The Bluegrass Situation: Roots Culture Redefined

Jason Isbell, ‘Hope the High Road’

Dec 22, 2017

As 2017 draws to a close, one thing is pretty clear: This last year was a son of a bitch for nearly everyone we know. Jason Isbell was talking about 2016 when he wrote these words in “Hope the High Road,” but they couldn’t have resonated more in these last 12 months. It hit hard, right out of the gate, and kept going relentlessly, a perpetual run of the bulls through everything that once felt near and dear. American life has never been anywhere near perfect, but, nowadays, we’re only feeling more and more frayed.

But “Hope the High Road” isn’t just about lowering ourselves into that ditch of depression and disaster; it’s also about the simple act of choosing to keep going, to keep being a better person, to helping others, to taking the high road somewhere greater when everything around us is falling. Isbell’s been a steward to us all through this past year with the songs off The Nashville Sound that are all moments to look at our country’s inescapable patterns, our own personal crutches, and the promise that lies around us — even in the darkest places or death, itself.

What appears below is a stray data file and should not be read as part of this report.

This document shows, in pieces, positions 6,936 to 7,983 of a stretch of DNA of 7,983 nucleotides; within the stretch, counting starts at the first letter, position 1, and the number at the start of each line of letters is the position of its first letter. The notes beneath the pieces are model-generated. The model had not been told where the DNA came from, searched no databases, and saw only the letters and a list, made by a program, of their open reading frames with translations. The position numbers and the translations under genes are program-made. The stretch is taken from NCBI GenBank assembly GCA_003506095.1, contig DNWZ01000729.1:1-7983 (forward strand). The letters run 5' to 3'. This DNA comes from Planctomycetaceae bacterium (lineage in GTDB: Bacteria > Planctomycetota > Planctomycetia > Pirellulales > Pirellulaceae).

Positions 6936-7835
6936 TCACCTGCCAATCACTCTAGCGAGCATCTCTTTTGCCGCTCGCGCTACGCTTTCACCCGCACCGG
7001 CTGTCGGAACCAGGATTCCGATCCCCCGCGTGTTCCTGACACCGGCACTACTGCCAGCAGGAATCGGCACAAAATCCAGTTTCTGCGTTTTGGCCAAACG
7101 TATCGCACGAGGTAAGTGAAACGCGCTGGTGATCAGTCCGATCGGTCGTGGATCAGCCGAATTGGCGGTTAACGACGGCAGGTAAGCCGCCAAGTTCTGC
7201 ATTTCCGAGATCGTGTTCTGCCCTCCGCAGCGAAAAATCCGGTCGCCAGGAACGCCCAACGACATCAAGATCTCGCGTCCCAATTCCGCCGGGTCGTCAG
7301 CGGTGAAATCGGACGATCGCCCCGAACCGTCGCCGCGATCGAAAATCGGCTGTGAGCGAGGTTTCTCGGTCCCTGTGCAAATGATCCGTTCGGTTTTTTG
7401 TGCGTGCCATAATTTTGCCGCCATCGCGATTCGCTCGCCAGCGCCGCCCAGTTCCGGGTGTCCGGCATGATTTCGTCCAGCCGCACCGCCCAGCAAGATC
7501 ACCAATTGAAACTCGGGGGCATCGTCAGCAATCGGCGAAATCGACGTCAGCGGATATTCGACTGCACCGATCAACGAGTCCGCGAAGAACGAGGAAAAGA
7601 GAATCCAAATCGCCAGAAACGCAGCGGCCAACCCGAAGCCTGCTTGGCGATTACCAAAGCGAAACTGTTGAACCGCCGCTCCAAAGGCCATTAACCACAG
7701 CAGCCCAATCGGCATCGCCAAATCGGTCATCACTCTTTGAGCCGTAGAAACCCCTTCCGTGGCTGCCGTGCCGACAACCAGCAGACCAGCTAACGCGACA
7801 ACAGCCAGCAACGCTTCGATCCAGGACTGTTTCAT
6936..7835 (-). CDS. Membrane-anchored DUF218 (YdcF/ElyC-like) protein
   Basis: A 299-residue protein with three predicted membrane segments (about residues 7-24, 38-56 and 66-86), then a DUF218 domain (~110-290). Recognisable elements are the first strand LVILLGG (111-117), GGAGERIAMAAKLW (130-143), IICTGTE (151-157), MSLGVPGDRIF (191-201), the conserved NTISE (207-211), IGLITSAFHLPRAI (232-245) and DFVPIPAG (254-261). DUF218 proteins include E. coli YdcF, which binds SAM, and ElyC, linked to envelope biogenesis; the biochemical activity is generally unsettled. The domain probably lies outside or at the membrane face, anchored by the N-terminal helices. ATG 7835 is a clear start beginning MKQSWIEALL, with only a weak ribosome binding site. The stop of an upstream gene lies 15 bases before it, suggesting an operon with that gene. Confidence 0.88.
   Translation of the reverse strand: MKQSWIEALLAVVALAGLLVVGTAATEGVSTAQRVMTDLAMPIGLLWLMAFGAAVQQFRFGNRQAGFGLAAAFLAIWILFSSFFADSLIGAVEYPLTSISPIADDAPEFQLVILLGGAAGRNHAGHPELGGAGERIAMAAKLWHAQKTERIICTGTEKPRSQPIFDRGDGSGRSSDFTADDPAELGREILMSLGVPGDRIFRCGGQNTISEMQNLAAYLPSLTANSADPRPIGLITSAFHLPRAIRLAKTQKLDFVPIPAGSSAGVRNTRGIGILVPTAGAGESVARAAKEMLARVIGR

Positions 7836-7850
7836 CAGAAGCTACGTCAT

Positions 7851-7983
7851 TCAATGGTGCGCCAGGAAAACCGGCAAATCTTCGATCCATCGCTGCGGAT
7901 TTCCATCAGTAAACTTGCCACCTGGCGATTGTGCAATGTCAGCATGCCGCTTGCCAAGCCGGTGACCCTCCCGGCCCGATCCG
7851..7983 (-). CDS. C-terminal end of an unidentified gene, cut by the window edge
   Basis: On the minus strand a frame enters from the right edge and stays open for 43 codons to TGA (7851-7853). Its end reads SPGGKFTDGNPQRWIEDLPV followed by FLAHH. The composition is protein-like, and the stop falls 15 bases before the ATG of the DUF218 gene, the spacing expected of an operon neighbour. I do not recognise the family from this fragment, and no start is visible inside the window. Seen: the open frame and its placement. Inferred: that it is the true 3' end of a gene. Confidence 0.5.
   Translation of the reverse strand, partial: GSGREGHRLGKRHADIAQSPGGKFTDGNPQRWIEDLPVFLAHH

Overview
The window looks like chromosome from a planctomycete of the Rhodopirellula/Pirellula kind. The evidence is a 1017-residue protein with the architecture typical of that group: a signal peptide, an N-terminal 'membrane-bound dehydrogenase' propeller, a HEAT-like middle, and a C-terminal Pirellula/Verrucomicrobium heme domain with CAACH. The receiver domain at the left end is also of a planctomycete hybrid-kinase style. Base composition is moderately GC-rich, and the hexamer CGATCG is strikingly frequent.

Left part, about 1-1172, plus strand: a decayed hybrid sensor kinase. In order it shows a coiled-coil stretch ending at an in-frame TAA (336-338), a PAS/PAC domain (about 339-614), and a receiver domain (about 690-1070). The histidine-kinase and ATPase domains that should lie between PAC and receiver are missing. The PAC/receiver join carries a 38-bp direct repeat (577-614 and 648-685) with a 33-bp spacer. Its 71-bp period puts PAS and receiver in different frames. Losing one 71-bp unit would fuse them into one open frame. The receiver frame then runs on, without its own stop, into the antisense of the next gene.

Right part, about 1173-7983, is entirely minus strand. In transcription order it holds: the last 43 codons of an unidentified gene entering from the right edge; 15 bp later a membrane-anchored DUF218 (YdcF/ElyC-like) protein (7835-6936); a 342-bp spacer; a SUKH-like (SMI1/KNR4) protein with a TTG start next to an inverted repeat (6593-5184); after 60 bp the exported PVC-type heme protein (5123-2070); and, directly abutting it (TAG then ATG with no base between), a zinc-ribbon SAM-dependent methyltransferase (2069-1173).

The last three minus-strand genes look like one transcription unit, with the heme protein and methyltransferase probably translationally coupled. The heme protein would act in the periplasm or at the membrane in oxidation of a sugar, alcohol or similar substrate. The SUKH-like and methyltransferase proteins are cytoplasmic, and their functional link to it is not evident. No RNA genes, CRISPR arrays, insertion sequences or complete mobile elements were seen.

So there’s hope, too. And there’s been hope this year, even from the beginning … with millions of people marching for women across bridges and streets in January, to Danica Roen making history as the first out transgender elected official in Virginia, to Doug Jones beating a bigoted, pedophile homophobe in Isbell’s blood-red home state of Alabama. It’s easy to look back on 2017 and feel despair and fear as we approach the falling ball of the New Year. Will things get worse? As Isbell tells us, nothing good ever comes from living life that way. So, when you raise your glass of champagne this Christmas or at midnight on December 31, look into the eyes of another — or just your own — and repeat this wise phrase: “I hope the high road leads you home again.” Maybe it just will.

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